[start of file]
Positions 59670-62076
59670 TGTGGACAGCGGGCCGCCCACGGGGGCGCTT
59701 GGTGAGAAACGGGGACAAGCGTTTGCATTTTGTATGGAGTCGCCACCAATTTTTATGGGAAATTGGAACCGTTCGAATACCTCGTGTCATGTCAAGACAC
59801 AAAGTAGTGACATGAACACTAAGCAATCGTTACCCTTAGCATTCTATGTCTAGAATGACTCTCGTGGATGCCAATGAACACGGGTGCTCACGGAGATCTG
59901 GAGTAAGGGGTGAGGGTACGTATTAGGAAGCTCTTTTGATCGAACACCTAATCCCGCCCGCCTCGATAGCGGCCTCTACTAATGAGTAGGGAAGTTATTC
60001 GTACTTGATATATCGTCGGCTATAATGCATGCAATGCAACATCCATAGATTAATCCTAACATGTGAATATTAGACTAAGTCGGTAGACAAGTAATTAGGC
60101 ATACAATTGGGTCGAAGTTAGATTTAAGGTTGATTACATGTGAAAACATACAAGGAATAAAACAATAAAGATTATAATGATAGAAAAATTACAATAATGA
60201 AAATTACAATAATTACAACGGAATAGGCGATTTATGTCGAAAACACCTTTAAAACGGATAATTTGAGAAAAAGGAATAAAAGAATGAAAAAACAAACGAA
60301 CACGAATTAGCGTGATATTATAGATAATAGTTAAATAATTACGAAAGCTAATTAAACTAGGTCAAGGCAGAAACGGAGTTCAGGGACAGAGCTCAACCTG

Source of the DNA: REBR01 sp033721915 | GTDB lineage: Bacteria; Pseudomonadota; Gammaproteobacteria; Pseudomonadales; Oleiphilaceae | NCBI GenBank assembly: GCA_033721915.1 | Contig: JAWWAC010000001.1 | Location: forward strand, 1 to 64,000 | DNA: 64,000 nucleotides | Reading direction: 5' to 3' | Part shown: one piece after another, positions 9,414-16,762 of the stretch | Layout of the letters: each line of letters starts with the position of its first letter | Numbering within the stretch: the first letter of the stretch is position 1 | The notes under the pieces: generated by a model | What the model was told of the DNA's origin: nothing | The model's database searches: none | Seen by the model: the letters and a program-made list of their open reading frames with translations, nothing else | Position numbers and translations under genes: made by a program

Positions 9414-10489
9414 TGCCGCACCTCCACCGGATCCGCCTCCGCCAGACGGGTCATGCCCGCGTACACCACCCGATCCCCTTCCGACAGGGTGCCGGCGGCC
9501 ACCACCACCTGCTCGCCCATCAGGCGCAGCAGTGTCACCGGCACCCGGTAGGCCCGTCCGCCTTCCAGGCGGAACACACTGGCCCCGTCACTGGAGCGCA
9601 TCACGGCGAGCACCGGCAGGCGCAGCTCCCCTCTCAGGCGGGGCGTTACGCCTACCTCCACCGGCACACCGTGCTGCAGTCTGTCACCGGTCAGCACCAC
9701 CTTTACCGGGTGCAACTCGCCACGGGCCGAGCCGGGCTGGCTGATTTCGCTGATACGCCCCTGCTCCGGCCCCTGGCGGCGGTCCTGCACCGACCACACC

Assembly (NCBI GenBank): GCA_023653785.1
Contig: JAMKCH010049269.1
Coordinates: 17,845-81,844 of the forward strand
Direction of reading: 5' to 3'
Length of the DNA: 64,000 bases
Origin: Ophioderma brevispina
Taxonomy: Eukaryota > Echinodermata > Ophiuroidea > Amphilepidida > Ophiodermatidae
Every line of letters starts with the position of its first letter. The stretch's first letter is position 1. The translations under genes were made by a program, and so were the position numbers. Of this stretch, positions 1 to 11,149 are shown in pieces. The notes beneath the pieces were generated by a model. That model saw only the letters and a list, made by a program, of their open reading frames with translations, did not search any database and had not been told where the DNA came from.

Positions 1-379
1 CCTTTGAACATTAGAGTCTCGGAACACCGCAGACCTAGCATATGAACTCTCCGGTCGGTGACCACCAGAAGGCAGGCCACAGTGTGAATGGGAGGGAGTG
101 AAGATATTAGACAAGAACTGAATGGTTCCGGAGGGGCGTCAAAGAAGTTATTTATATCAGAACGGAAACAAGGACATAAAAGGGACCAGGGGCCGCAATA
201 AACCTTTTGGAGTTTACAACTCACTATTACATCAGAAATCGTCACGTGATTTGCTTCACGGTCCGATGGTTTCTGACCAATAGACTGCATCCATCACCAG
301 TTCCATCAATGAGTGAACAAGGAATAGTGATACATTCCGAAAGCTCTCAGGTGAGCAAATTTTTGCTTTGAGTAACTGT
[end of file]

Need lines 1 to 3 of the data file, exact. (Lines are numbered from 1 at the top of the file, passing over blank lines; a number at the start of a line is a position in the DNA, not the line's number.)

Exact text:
Positions 59670-62076
59670 TGTGGACAGCGGGCCGCCCACGGGGGCGCTT
59701 GGTGAGAAACGGGGACAAGCGTTTGCATTTTGTATGGAGTCGCCACCAATTTTTATGGGAAATTGGAACCGTTCGAATACCTCGTGTCATGTCAAGACAC